Spacecraft autonomy has been primarily a collection of logic-based algorithms designed to respond to a set of circumstances that can be defined (or at least bounded) a priori. This type of artificial intelligence (AI) has worked well when the inputs to the algorithms fall within the pre-defined mission scope, allowing the pre-built logic statements to generate the appropriate response ahead of time.
Today’s increasingly ambitious mission requirements are demanding higher levels of autonomy and greater navigational precision from spacecraft, requiring more than logic-based AI. High-precision space navigation to small comets and asteroids; entry, descent and landing (EDL) on moons and planets; and, rendezvous and proximity operations (RPO) with both cooperative and uncooperative targets all need sensing and perception capabilities provided by vision-based systems. Traditionally the development of these technologies have fallen within the domain of the public sector, but today the private sector is participating actively by driving progress in vision-based technologies such as autonomous satellite servicing, lunar landing, and research in vision-based AI and machine learning.
Despite the increasing popularity of vision-based sensing systems, developing them has traditionally been costly and resource intensive. The algorithms used to translate a raw image into data for vehicle control are developed by a niche group of engineers with specialized area expertise. Verification and validation of these algorithms can involve complex physical testbeds featuring robots moving on tracks toward physical scale models of approach targets such as spacecraft and asteroids. In some cases, the testbeds are even flown in orbit before the technology is deployed on its intended mission.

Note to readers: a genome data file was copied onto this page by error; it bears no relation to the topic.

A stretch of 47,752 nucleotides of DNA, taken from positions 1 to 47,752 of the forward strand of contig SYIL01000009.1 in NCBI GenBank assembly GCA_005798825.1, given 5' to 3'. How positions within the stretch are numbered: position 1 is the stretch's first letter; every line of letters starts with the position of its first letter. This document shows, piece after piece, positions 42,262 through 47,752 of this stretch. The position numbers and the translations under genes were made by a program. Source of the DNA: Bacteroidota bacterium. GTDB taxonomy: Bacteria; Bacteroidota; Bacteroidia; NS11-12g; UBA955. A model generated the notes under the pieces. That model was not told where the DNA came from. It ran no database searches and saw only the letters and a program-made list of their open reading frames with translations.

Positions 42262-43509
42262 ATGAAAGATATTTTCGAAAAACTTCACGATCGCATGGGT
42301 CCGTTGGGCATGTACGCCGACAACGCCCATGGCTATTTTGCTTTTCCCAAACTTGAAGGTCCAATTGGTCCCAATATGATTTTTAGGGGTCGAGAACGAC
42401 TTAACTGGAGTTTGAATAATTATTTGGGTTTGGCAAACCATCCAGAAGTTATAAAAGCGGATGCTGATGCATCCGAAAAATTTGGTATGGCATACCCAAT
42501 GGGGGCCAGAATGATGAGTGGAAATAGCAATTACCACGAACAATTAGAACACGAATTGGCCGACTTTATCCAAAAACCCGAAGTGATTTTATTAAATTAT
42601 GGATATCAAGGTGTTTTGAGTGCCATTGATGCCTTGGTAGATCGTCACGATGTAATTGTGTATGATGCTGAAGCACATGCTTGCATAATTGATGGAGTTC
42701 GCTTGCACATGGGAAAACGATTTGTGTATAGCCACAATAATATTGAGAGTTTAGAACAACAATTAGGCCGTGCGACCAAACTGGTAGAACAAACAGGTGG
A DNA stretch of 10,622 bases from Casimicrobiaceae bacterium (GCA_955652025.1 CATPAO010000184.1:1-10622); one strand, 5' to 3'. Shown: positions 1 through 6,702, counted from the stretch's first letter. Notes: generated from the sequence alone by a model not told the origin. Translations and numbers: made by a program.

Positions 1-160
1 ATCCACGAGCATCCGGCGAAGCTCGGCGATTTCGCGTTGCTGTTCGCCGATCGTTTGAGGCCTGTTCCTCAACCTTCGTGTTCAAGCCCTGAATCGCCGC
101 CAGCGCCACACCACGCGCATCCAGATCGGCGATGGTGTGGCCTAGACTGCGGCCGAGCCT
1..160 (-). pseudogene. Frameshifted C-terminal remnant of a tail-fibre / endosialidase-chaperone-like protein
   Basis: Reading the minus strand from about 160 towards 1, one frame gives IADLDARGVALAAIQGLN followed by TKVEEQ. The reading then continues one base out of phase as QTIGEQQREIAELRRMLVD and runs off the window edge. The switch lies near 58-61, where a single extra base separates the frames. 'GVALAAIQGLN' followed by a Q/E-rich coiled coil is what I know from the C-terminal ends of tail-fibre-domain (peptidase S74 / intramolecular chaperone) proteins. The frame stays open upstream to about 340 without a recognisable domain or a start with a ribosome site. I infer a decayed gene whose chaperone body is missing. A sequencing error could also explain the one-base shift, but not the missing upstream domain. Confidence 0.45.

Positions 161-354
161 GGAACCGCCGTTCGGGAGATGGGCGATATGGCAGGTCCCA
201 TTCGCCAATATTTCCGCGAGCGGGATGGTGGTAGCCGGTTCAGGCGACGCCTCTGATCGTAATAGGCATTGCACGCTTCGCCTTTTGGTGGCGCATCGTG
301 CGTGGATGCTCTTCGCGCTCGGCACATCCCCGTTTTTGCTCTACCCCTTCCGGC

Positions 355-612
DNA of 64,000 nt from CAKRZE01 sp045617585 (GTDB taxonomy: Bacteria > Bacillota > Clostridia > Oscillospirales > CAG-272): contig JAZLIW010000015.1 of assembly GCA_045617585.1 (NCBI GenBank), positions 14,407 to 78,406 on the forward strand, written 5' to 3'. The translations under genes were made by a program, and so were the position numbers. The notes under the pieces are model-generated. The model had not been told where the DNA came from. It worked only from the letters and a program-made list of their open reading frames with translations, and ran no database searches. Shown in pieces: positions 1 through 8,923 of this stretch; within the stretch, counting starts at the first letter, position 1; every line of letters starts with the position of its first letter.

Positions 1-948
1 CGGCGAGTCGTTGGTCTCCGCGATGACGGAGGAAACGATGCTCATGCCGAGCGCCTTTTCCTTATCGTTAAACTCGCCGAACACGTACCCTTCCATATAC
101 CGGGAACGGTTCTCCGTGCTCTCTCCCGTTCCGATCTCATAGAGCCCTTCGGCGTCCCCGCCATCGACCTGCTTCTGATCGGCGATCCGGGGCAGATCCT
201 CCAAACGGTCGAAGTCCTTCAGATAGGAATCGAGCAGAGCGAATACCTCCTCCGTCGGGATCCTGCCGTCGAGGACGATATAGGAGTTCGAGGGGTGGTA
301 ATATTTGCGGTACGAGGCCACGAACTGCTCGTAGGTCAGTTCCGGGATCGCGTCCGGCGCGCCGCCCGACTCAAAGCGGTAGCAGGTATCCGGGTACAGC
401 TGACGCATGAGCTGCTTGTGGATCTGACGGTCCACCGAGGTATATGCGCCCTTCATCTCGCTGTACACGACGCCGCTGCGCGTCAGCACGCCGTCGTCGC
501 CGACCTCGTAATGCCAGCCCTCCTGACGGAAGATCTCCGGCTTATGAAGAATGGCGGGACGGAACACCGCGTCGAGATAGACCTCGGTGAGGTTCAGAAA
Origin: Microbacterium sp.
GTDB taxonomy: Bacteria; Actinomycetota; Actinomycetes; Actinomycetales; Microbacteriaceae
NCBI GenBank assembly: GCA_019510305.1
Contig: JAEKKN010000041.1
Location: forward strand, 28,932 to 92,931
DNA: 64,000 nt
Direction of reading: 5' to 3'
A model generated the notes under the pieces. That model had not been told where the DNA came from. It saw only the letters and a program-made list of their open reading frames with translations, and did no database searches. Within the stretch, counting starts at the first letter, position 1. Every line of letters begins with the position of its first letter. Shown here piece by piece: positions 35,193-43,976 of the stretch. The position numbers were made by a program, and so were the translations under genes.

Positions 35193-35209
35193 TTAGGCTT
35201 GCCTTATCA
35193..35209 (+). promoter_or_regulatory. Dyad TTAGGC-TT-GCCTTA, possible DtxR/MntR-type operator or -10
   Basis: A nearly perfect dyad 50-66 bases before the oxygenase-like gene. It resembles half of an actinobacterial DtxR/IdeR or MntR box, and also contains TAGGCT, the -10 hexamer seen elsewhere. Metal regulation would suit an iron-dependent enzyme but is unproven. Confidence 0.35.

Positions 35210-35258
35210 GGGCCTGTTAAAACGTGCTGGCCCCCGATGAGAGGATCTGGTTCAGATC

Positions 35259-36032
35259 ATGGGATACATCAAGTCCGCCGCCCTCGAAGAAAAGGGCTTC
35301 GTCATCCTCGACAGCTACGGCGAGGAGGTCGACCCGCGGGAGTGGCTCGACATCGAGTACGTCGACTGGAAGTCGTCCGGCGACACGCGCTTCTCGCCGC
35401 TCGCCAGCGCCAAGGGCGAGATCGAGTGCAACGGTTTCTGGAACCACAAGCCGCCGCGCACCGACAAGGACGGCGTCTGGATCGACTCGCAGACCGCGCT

Once the algorithms are developed and validated by test, implementation onto production hardware is complicated by the need to optimize the available on-board processing resources, which are often limited by the availability of computing hardware that can survive the hostile radiation environment of space. As part of this optimization, it is common for portions of the algorithms to be distributed between FPGAs and computer processors. This split though can increase both design complexity and the number of engineering specializations required.
NASA’s Raven is an on-orbit testbed for developing vision-based sensing systems for relative navigation. It is shown here deployed on the International Space Station. (Image courtesy of NASA)
However, change is brewing. The ongoing private space race, which is disrupting many space-related technologies, is also driving down the cost of developing relative navigation capabilities. Competitions like the Google Lunar XPRIZE have motivated new companies to develop extraterrestrial landing technology at substantially lower cost than was previously possible.
How is this being accomplished? Companies are using higher-level languages such as MATLAB and Simulink for algorithm development. This approach enables their algorithm design engineers to focus on developing the high-level application rather than spending time reinventing lower-level image processing routines, which are now available off the shelf. These higher-level languages also enable rapid prototyping of candidate algorithms, which can be integrated with existing guidance, navigation, and controls models for early system-level validation. Using these languages with Model-Based Design also allows software and hardware development engineers to automatically generate code for embedded deployment on both processors and FPGAs, and create test benches for system verification.
Image processing techniques such as segmentation can be done in MATLAB without reinventing established methods. (Space vehicle image courtesy of NASA)
>> This article was originally published on our sister site, EDN: “AI and machine learning: Shaking up the space industry.”